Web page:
When most people think of Vikings, images of seafaring raiders and plunderers immediately come to mind. However, Viking society was a complex one that thrived during difficult times and in somewhat harsh conditions. Through the archaeological record and historical writings, a detailed picture of the everyday lives of Vikings comes into focus, including how they dressed and what they wore.
The Viking dress code was heavily influenced by available resources and social class and was functional by necessity. Contrary to popular belief, Viking men and women did not dress solely in drab grays and browns. They had many colors to choose from, and they were not strangers to medieval high fashion.
The articles of clothing worn by the men and women of Norse society reflected everyday life in the uppermost reaches of Northern Europe during the Middle Ages.
For the ordinary Viking, when it came to the clothes they wore, function was more important than form.
And the clothes worn by the Viking farmers were the same as those worn by Viking hunters, homesteaders, and warriors.
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The Viking Dress Code – The Essentials
Except for Viking nobility and wealthy landowners, ordinary Norse citizens had to make their clothing or barter for them. As far as materials, the options were few and limited to whatever resources were available and affordable.
This usually meant fabric made from wool or flax, and accessories were made from animal skins and hides.
Throughout much of what is now Scandinavia (consisting primarily of Sweden, Norway, and Denmark), cold, snowy winters are the norm, with temperatures hovering near freezing for weeks at a time and dropping even lower further inland from the coastal areas. 
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Thus, the primary function of Viking clothing for a significant part of any year was warmth and protection from the elements. Clothing worn by the Vikings needed to keep them warm and dry. Natural resources like beeswax and fish oil kept fabrics and animal skins supple and waterproof.
What Viking Men Wore
Although fierce Viking warriors come to mind when considering the clothing worn by male citizens in Norse society, the reality is that most Viking men spent their days farming, raising livestock, and hunting and fishing for sustenance to feed their families.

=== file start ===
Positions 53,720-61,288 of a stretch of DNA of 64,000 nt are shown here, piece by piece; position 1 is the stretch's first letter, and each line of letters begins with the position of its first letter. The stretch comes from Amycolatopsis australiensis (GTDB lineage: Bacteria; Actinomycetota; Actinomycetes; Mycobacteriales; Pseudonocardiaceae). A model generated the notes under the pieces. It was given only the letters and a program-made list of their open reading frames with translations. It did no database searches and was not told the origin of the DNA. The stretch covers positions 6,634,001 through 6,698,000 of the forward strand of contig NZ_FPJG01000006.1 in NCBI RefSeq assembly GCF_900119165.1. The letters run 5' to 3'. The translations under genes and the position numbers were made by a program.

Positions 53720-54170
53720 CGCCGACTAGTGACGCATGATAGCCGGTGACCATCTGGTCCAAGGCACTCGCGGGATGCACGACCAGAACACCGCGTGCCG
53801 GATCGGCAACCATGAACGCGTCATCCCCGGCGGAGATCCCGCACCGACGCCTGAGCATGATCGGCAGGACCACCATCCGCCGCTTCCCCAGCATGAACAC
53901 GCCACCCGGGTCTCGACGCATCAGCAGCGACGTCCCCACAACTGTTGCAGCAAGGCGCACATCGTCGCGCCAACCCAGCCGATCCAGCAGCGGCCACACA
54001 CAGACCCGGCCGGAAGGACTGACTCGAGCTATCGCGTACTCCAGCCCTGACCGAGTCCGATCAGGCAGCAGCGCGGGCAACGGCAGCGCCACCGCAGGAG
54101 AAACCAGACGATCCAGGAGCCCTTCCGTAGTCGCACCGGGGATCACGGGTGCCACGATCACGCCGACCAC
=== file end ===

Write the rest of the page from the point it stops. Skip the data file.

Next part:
Therefore, clothing needed to be warm, pliable, and water-resistant (or at least quick-drying). 
As such, the durability of their clothing was just as important as comfort and functionality.
Back-breaking work like plowing fields, chopping wood, and tending to livestock would have quickly dirtied and worn out delicate clothing articles.
During the colder months of the year, a Viking farmer could expect to be pelted by freezing rain or battered by bitter, cold winds, and there would likely have been snow on the ground.
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A Viking man’s wardrobe consisted of several important components:
- Tunics – Tunics were simple sleeved garments that typically stretched from one’s shoulders to the knees; they were a staple worn by practically all Norse men during the Viking Age. Tunics were dyed with whatever natural coloring agents were available (typically plants), and more elaborate tunics may have featured embroidery along the edges.
- Trousers – Viking men wore button-less trousers held up by a belt, or in the case of peasants, by simple string or cord. Trousers were likely made from wool to be worn in the winter or linen to be worn during the year’s warmer months.
- Cloaks – Another indispensable article of clothing for Viking men was a cloak that would have been draped around the shoulders, held together with a brooch, and hung down past the knees. Aside from providing warmth and protection from the elements, a cloak would have concealed a Viking male’s weapons.
- Undergarments – Viking male undergarments likely consisted simply of plain trousers or even tunics. For those who could afford them, linen undergarments would have been far more comfortable than those made from wool.